The Copyright Thing Doesn’t Work Here
Adinkra and Kente Cloth and Intellectual Property in Ghana
Publication Year: 2011
In The Copyright Thing Doesn’t Work Here, Boatema Boateng focuses on the appropriation and protection of adinkra and kente cloth in order to examine the broader implications of the use of intellectual property law to preserve folklore and other traditional forms of knowledge. Boateng investigates the compatibility of indigenous practices of authorship and ownership with those established under intellectual property law, considering the ways in which both are responses to the changing social and historical conditions of decolonization and globalization. Comparing textiles to the more secure copyright protection that Ghanaian musicians enjoy under Ghanaian copyright law, she demonstrates that different forms of social, cultural, and legal capital are treated differently under intellectual property law.
Boateng then moves beyond Africa, expanding her analysis to the influence of cultural nationalism among the diaspora, particularly in the United States, on the appropriation of Ghanaian and other African cultures for global markets. Boateng’s rich ethnography brings to the surface difficult challenges to the international regulation of both contemporary and traditional concepts of intellectual property, and questions whether it can even be done.
Published by: University of Minnesota Press
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Publication of this book was made possible, in part, with a grant from the An earlier version of the Introduction was published as “Square Pegs in Round Holes? CulturalProduction, Intellectual Property Frameworks, and Discourses of Power,” in CODE: Collabora-tive Ownership and the Digital Economy, ed. Rishab Ayer Ghosh (Cambridge, Mass.: MIT Press,2005); copyright 2005 by MIT Press. An earlier version of chapter 2 was published as “Walking...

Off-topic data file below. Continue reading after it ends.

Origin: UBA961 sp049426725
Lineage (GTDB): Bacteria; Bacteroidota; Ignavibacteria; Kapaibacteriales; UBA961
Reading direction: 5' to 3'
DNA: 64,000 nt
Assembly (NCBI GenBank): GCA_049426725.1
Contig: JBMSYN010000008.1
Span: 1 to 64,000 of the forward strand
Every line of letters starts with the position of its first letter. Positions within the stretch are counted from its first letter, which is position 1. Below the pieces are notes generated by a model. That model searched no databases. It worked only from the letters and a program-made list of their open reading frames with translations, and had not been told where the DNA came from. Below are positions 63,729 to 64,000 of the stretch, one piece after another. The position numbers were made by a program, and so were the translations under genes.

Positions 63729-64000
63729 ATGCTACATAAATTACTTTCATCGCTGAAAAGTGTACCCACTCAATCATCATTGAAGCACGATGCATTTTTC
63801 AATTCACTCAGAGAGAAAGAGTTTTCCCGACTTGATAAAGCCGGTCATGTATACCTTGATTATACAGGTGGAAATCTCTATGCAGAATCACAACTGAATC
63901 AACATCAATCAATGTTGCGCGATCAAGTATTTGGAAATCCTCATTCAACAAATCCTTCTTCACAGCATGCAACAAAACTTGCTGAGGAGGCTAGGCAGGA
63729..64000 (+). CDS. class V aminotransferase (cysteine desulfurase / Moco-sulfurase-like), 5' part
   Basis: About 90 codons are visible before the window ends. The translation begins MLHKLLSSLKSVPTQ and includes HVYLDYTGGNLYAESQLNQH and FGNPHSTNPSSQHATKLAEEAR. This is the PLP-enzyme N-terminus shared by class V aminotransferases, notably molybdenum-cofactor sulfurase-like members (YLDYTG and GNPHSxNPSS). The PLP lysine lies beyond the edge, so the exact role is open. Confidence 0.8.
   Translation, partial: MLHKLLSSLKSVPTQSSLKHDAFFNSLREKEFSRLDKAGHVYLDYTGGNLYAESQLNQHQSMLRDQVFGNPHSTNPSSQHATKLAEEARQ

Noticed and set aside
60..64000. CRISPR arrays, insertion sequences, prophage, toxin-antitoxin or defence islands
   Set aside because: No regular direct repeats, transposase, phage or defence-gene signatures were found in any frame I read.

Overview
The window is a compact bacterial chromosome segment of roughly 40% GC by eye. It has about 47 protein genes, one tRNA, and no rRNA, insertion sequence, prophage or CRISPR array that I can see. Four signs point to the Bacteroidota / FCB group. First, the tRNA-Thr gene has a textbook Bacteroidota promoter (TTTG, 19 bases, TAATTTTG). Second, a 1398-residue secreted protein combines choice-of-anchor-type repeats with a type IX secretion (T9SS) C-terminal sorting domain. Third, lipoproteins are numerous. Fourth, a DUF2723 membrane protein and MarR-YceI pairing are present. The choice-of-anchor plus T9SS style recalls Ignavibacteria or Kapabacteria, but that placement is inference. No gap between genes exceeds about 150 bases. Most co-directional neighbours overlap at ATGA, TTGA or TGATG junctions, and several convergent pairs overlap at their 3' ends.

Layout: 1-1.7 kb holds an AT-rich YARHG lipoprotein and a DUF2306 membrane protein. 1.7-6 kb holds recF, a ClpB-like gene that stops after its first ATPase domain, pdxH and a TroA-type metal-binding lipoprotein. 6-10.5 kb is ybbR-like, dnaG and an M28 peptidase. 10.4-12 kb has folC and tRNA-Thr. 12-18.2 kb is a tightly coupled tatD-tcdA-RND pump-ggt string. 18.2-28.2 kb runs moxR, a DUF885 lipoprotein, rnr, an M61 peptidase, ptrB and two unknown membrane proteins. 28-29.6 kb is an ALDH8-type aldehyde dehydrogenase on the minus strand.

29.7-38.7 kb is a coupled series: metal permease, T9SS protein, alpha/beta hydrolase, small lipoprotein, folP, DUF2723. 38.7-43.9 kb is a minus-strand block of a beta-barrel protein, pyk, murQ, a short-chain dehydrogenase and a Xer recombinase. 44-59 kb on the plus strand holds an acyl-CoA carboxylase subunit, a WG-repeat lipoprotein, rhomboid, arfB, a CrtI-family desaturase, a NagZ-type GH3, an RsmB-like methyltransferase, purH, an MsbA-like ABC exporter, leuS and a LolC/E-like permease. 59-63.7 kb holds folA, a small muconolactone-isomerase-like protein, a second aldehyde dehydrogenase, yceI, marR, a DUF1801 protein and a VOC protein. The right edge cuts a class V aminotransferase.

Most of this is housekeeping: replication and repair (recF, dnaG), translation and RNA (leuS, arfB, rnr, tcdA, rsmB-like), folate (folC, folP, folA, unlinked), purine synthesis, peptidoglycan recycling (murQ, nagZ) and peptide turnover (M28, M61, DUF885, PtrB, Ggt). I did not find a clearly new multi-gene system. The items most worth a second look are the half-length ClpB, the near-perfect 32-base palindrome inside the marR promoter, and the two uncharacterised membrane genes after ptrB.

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INTRODUCTION: Indexes of Culture and Power
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Adinkra and Kente fabrics are made by ethnic groups in Ghana, and until 1996, I saw them as expressions of cultural identity and kente, in particular, as a highly desirable—and elusive—status symbol. Like many Ghanaians, I valued adinkra cloth not only for its association with mourning but also as the source of a pool of symbolic designs ...
1. The Tongue Does Not Rot: Authorship, Ancestors, and Cloth
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KOFI, AN ADINKRA MAKER, raised the subject of property rights incultural production before I could even explain my mission in wanting totalk to him. Several researchers had come to the community asking himand others about their craft, he declared angrily. He and his fellow cloth pro-ducers had shared their knowledge but had gained nothing from it. Clearly,...
2. The Women Don’t Know Anything!: Gender, Cloth Production, and Appropriation
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...search goals to Kofi. After the initial hostile reaction that I described inchapter 1, he agreed to record his life history and help me contact otheradinkra producers. I told him that I would also like to talk to women in thecommunity. His re sponse was, “The women don’t know anything! I’ll tellyou everything.” In an interesting shift, his gatekeeping had gone from...